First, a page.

State of Bihar v. Rajballav Prasad Yadav - (Supreme Court) (24 Nov 2016)
Public interest of fair trial outweigh personal interest, when there is possibility of interdicting fair trial by accused if released on bail
High Court granted bail to Respondent during pendency of trial against Respondent facing charges under Sections 376, 420/34, 366-A, 370, 370-A, 212, 120-B of Indian Penal Code,1860 as well as charges under Sections 4, 6 and 8 of POCSO Act, 2012. He was also facing trial for offences under Sections 4, 5 and 6 of Immoral Traffic Act, 1956. Case was pending in Court of Additional Sessions Judge. State was aggrieved by impugned order of High Court granting bail to Respondent and has challenged this order in present proceedings.
When FIR was registered against Respondent and on basis of investigation, he was sought to be arrested, Respondent had avoided said arrest, so much so, prosecution was compelled to file an application under Section 82 of Cr.P.C. before trial court and trial court even initiated process under Section 83 of Cr.P.C. At that stage only, Respondent surrendered before trial court and was arrested. Respondent's application was dismissed by Additional Sessions Judge. While passing this order of rejection, trial court was persuaded by submission of Prosecutor that direct as well as specific allegations had been levelled against Respondent of committing rape upon the victim minor girl and he was identified by victim during course of investigation while he was walking in P.O. house. It was also noted that, prayer for bail of co-accused had already been rejected and case of Respondent was on graver footing and also that, Respondent had a long criminal diary, as would be evident from the Case Diary produced before the Court. When order had already been passed to fast-track the trial, and the application for bail by co-accused was also rejected, the High Court, while considering bail application of Respondent, was supposed to take into consideration this material fact as well.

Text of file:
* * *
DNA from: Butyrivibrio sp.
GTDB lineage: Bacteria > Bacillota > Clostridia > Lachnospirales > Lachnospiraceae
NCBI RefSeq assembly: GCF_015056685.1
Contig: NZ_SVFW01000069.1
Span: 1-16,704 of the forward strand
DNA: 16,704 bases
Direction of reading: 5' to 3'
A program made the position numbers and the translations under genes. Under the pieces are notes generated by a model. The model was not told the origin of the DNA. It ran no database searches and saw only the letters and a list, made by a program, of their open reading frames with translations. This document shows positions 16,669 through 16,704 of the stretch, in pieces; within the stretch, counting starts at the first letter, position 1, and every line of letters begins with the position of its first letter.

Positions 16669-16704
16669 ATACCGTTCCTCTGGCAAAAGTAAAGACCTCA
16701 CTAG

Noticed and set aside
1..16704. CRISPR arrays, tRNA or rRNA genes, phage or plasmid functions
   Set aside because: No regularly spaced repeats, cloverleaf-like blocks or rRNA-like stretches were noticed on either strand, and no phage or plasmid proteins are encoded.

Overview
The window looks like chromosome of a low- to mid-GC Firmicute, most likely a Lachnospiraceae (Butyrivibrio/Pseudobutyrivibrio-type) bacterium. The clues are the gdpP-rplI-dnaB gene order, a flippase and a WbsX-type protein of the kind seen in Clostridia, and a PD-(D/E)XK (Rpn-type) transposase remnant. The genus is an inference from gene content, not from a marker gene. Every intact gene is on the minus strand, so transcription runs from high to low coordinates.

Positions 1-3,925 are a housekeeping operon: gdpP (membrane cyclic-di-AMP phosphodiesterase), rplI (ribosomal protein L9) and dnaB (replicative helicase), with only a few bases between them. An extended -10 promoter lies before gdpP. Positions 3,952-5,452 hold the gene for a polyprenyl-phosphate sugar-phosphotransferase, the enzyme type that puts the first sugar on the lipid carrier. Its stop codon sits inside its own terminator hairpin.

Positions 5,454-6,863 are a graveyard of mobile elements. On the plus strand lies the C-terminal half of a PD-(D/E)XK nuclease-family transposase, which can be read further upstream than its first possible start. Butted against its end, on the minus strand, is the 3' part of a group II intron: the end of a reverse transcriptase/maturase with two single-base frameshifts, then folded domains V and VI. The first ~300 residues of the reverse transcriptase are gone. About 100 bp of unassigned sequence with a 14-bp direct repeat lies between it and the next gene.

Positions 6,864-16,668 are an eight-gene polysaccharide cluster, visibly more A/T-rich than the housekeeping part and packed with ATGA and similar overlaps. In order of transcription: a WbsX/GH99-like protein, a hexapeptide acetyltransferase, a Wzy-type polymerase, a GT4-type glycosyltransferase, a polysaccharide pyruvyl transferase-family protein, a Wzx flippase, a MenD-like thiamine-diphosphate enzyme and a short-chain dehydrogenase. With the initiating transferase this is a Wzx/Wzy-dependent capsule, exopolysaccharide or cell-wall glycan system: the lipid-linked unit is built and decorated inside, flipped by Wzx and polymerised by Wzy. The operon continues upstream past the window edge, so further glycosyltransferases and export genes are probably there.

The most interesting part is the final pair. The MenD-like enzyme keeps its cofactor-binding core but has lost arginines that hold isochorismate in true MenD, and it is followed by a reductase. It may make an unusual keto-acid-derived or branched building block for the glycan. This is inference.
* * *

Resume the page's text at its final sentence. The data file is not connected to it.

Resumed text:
Respondent is only an under-trial and his liberty is also a relevant consideration. However, equally important consideration is interest of society and fair trail of case. Courts have to adopt a liberal approach while considering bail applications of accused persons. However, in a given case, if it is found that, there is a possibility of interdicting fair trial by accused if released on bail, this public interest of fair trial would outweigh personal interest of accused while undertaking task of balancing liberty of accused on one hand and interest of society to have a fair trial on other hand. When witnesses are not able to depose correctly in Court of law, it results in low rate of conviction and many times even hardened criminals escape the conviction. It shakes public confidence in criminal justice delivery system. It is this need for larger public interest to ensure that criminal justice delivery system works efficiently, smoothly and in a fair manner that has to be given prime importance in such situations.
Prosecutrix has already been examined. However, few other material witnesses, including father and sister of the prosecutrix, have yet to be examined. As per records, threats were extended to prosecutrix as well as her family members. Therefore, High Court should not have granted bail to Respondent ignoring all material and substantial aspects, which were the relevant considerations. Supreme Court allowed the appeal by setting aside order of High Court.
Relevant : Masroor v. State of Uttar Pradesh & Anr.
Tags : BAIL GRANT VALIDITY